But is kratom safe for adults who are not currently taking any opioids, over-the-counter, or prescribed medications? Answering this question is even more complicated. High doses of pure kratom can cause symptoms like seizures, hallucinations, dangerously fast heart rate, coma, and liver damage. Several deaths have been reported following kratom use, along with hundreds of phone calls to poison control centers about bad side effects. Kratom is addictive, even if it’s not as strongly addictive as opioids. So, if you’re an adult without any history of opioid addiction, and you’re looking for a safe, recreational, non-addictive substance to use for stress relief or to get high, kratom is not your solution. However, if you already have an addiction to opioids or suffer from chronic pain and are trying to self-medicate, keep reading on.
One of the most concerning problems to sort out when trying to determine whether kratom is safe lies in the lack of regulation. Since there is no oversight, anyone can package any number of chemicals or dried plant leaves and sell them with the label “kratom”. Unless you’re a botanist or a chemist, it’s impossible to determine whether the product in your hand (or in your teacup) is actually kratom and whether anything else has been added to it. This problem is exacerbated by the fact that kratom naturally grows overseas and is often then transported to the United States, changing hands (and possibly labels) many times on the way. Because kratom is not always labeled, it’s difficult to know how concentrated any given sample is, which makes it difficult to dose it safely. Unfortunately, some dealers dilute the amount of kratom in a bag/pill with other dried plant material, or they cut kratom with toxic substances. Until kratom has some type of rules put in place by a third-party regulatory agency, you’re not going to know what you’re getting when you purchase it in public.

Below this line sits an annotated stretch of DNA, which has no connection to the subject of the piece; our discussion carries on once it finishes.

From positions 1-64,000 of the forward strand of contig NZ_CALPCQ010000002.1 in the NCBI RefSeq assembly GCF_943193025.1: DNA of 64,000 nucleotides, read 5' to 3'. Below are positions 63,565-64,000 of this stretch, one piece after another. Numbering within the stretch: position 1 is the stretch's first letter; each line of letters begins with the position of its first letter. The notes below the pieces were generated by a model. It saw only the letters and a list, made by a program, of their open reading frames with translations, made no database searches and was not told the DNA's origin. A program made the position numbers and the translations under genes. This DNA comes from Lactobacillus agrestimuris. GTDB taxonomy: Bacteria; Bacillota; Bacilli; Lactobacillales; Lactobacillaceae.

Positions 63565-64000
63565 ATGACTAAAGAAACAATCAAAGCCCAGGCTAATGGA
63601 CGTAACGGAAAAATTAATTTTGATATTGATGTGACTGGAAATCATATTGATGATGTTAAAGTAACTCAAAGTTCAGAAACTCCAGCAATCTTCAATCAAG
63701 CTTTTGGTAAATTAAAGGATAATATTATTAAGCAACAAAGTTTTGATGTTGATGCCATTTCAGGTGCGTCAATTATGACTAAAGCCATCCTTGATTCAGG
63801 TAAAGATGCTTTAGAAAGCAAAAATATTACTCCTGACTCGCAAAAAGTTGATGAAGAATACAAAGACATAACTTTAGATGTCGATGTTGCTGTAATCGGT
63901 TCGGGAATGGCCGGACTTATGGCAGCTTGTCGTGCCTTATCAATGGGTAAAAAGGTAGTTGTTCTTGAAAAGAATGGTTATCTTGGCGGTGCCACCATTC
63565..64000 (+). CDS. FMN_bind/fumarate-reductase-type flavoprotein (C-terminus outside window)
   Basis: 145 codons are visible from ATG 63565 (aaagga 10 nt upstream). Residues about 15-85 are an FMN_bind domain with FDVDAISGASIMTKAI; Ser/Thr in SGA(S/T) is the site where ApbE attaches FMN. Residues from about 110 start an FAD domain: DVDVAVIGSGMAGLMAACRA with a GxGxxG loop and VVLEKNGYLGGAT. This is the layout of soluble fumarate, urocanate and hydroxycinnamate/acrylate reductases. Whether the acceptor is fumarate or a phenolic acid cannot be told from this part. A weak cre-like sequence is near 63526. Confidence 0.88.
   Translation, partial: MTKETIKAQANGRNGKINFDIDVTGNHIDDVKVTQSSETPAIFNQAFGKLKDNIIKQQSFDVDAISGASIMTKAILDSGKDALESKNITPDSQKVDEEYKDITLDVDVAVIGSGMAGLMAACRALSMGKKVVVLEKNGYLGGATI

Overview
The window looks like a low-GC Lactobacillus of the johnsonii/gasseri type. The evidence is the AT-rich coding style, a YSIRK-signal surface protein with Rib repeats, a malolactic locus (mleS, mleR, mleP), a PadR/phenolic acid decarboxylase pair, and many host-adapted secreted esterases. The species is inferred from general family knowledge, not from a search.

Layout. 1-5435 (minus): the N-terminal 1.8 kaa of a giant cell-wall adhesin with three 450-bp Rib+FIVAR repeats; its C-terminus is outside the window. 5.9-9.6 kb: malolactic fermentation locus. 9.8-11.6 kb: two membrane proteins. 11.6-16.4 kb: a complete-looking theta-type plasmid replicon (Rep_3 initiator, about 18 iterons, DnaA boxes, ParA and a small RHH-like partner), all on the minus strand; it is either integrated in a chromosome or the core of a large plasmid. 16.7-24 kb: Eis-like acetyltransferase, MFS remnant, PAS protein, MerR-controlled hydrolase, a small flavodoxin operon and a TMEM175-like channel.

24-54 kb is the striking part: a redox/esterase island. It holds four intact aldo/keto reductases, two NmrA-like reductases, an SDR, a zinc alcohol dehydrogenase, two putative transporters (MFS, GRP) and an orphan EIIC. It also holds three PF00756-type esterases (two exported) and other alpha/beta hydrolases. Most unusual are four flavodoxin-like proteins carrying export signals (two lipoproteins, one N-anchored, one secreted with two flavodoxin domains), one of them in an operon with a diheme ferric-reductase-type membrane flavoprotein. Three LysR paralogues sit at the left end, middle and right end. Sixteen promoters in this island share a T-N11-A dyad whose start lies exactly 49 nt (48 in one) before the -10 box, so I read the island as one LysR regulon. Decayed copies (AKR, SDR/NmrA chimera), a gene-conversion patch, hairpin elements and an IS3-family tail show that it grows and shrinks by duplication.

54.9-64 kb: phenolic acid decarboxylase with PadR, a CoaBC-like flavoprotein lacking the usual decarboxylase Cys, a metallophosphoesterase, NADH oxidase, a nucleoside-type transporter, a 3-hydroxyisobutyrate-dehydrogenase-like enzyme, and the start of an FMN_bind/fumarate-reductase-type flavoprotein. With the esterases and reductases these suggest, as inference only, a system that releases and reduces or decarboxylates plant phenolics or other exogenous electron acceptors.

Even if you have found a reputable, pure form of kratom, researchers disagree on whether it causes respiratory depression. Respiratory depression, or slowed breathing, is the main problematic symptom that leads to overdose deaths following opioid use. Many argue that if kratom were legalized and regulated, it may be safer than opioid replacement therapies like methadone, which has a comparatively high potential for overdose. However, some pain specialists argue that kratom can cause an overdose. Perhaps most concerning, researchers are worried that naloxone may not be effective in reversing a kratom overdose. Opponents of kratom also argue that there is no real medical value found in kratom that isn’t better served by a medication already proved to be safe and on the market.